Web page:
Is there are really complete chanting book in english?

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Is there are really complete chanting book in english?

Post by khemindas » Tue Jan 23, 2018 1:08 pm

While I searched a lot in internet, I can't find really complete chanting book, where everything, including all parittas, offerings, evening and morning chants, reflections, blessings, requests e.t.c and complete patimokkha text together, what I mean is same as standart Thai monpitee (มนต์พิธี) with this cover , nowadays most developed english chantings are: a bhikkhu manual by Bhukkhu Ariyesako and Bhukkhu Nirodho(Australia), and a chanting guide by dhammayut order of U.S.A, but in fact they are not complete. So may be it is time to combine thai,sri lankan and Myanmar most widespread standartized chanting books, which includes everything from standart and most widespread chanting books of those countries into one new english chanting book?

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Re: Is there are really complete chanting book in english?

Post by Idappaccayata » Sat Feb 03, 2018 5:28 pm

Did you check the chanting book available from I think it was recently updated and is much bigger now
A dying man can only rely upon his wisdom, if he developed it. Wisdom is not dependent upon any phenomenon originated upon six senses. It is developed on the basis of the discernment of the same. That’s why when one’s senses start to wither and die, the knowledge of their nature remains unaffected. When there is no wisdom, there will be despair, in the face of death.

- Ajahn Nyanamoli Thero

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Re: Is there are really complete chanting book in english?

Post by rightviewftw » Sat Feb 03, 2018 5:58 pm

Fwiw, good book is Catu-Bhanavara it has ie full Atanatiya Paritta with pali and english.

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Re: Is there are really complete chanting book in english?

Post by bodom » Sat Feb 03, 2018 6:56 pm

Yes, thank you Idappaccayata, Wat Metta's chanting book is massive and is newly updated:
The Chanting Guide: Pāli Passages with English Translations has been revised and expanded. It’s now available in ebook formats and can be read online as well. The chanting page also has links that allow for streaming the audio and reading along on the same page.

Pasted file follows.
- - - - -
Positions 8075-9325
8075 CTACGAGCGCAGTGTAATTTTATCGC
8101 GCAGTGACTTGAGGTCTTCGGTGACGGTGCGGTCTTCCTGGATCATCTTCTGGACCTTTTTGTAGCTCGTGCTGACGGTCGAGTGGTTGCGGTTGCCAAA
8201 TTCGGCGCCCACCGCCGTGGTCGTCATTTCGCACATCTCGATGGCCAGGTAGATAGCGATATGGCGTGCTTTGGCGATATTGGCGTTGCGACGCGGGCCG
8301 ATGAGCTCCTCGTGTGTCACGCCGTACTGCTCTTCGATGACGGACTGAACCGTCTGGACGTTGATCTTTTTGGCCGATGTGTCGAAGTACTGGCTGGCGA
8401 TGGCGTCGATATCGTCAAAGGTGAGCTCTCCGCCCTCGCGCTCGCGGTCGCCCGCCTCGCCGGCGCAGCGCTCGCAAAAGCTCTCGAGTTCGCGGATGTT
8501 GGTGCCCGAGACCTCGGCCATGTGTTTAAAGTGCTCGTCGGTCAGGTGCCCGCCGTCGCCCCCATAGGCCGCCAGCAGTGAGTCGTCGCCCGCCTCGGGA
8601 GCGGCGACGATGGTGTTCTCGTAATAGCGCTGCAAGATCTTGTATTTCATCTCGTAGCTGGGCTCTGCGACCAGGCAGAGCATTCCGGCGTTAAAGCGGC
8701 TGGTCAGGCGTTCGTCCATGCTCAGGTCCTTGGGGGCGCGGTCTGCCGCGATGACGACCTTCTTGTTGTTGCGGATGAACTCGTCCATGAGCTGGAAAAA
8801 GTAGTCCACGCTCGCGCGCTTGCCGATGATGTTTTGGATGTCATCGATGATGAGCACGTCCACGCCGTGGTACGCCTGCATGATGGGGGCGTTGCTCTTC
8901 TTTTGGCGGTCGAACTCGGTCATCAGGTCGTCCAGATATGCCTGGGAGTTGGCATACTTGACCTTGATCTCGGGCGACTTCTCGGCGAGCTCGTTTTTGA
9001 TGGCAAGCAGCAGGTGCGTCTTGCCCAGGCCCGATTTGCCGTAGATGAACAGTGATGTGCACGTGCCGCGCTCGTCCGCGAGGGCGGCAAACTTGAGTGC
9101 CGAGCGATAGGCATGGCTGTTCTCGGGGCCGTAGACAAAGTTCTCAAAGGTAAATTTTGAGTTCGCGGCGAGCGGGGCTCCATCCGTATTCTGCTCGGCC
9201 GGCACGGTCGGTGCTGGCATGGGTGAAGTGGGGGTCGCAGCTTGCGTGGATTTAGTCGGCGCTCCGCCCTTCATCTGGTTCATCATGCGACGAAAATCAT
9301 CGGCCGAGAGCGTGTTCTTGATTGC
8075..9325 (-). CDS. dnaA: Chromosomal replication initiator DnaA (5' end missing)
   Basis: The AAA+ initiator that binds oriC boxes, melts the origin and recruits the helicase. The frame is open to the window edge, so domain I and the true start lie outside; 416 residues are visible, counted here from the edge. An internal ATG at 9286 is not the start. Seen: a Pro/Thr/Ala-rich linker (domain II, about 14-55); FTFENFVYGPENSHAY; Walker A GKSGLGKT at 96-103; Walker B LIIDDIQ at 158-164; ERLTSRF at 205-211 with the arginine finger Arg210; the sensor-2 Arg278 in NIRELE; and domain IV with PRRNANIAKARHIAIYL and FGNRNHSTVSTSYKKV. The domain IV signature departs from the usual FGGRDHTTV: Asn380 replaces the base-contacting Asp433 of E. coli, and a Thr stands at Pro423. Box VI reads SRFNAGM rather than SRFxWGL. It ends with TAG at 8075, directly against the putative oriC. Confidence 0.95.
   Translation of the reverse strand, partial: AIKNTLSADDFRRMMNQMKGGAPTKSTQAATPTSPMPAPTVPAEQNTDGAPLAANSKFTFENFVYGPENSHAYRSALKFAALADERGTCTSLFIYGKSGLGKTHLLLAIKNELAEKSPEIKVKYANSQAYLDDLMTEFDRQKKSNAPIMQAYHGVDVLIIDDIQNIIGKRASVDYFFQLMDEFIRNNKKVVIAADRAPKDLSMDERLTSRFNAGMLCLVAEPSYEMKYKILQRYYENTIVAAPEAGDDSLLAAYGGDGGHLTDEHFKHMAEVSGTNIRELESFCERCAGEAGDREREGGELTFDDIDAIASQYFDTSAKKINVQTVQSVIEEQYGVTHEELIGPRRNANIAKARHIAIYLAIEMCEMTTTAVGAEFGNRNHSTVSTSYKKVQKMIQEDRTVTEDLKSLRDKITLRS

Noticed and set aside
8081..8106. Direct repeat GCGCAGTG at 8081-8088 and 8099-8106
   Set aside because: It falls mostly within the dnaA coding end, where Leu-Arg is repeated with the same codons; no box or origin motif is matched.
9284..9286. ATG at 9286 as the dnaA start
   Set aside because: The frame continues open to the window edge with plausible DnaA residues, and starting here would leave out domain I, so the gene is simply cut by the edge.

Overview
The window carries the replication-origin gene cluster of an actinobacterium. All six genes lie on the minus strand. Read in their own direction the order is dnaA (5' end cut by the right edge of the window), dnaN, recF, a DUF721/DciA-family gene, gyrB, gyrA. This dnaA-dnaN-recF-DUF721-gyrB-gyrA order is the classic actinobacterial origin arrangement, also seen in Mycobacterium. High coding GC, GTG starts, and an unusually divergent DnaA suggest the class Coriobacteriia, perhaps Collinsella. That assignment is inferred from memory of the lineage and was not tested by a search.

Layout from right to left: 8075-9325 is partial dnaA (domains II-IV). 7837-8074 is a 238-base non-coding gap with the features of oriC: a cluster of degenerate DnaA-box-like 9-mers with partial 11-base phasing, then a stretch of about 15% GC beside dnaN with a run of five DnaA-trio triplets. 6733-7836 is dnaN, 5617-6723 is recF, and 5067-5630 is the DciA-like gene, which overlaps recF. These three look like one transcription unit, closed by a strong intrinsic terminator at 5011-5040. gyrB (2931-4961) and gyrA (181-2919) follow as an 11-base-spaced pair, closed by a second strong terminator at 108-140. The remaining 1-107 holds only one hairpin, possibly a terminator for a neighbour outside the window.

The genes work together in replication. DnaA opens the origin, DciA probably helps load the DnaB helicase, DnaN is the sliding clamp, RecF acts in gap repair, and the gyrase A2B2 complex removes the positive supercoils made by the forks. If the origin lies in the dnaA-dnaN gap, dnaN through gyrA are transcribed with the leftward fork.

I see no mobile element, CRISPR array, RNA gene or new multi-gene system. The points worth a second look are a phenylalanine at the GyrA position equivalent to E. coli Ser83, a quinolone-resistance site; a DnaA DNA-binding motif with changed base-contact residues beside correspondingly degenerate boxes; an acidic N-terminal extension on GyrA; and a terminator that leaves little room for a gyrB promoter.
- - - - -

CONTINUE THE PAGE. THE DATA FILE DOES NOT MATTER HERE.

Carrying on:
Table of Contents
Chanting Styles
Morning Chanting
Praise for the Buddha
Praise for the Dhamma
Praise for the Saṅgha
Salutation to the Triple Gem & The Topics for Chastened Dispassion
Reflection at the Moment of Using the Requisites
Evening Chanting
A Guide to the Recollection of the Buddha
Verses in Celebration of the Buddha
A Guide to the Recollection of the Dhamma
Verses in Celebration of the Dhamma
A Guide to the Recollection of the Saṅgha
Verses in Celebration of the Saṅgha
Reflection after Using the Requisites
Contemplation of the Body
Five Subjects for Frequent Recollection
The Verses on Friends
The Verses on Respect
The Verses on the Noble Truths
The Guardian Meditations
Ten Reflections
The Four Dhamma Summaries
Ovāda-pāṭimokkha Gāthā
The Sublime Attitudes
Sabba-patti-dāna Gāthā | Verses for Dedication of Merit
Devatādipattidāna Gāthā | Dedication of Merit to the Devas & Others
Uddissanādhiṭṭhāna Gāthā | Verses for Dedicating Merit
Ākāsaṭṭhā ca bhummaṭṭhā
Buddhaṁ saraṇaṁ gacchāmi.
N’atthi me saraṇaṁ aññaṁ
Mahā-kāruṇiko nātho
Bahuṁ ve saraṇaṁ yanti
Dhamma-cakkappavattana Sutta | The Discourse on Setting the Wheel of Dhamma in Motion
Anatta-lakkhaṇa Sutta | The Discourse on the Not-self Characteristic
Āditta-pariyāya Sutta | The Fire Discourse
Mahā-samaya Sutta | The Great Meeting
Magga-vibhaṅga Sutta | An Analysis of the Path
Aṭṭh’aṅgika-magga Gāthā | Verses on the Eightfold Path
Satipaṭṭhāna Pāṭha | Passage on the Establishing of Mindfulness
Ariyavaṁsika Sutta | Traditions of the Noble Ones
Sārāṇīya-dhamma Sutta | Conditions for Amiability
Bhikkhu-aparihāniya-dhamma Sutta | The Causes of Non-decline for Monks
Gotamī Sutta | The Discourse to Gotamī
Dhajagga Sutta | The Top of the Standard
Girimānanda Sutta | To Girimānanda
Dhamma-niyāma Sutta | The Orderliness of the Dhamma
Dhamma Synopses
Ovāda-pāṭimokkh’ādi Pāṭha | Passage on the Ovāda-pāṭimokkha, etc.
Dhamma-gārav’ādi Gāthā | Verses on Respect for the Dhamma, etc.
Merit for the Deceased
Paṭicca Samuppāda | Dependent Co-arising
The Three Inspired Verses
The House Builder
The Mountain
Noble Wealth
An Auspicious Day
The Three Characteristics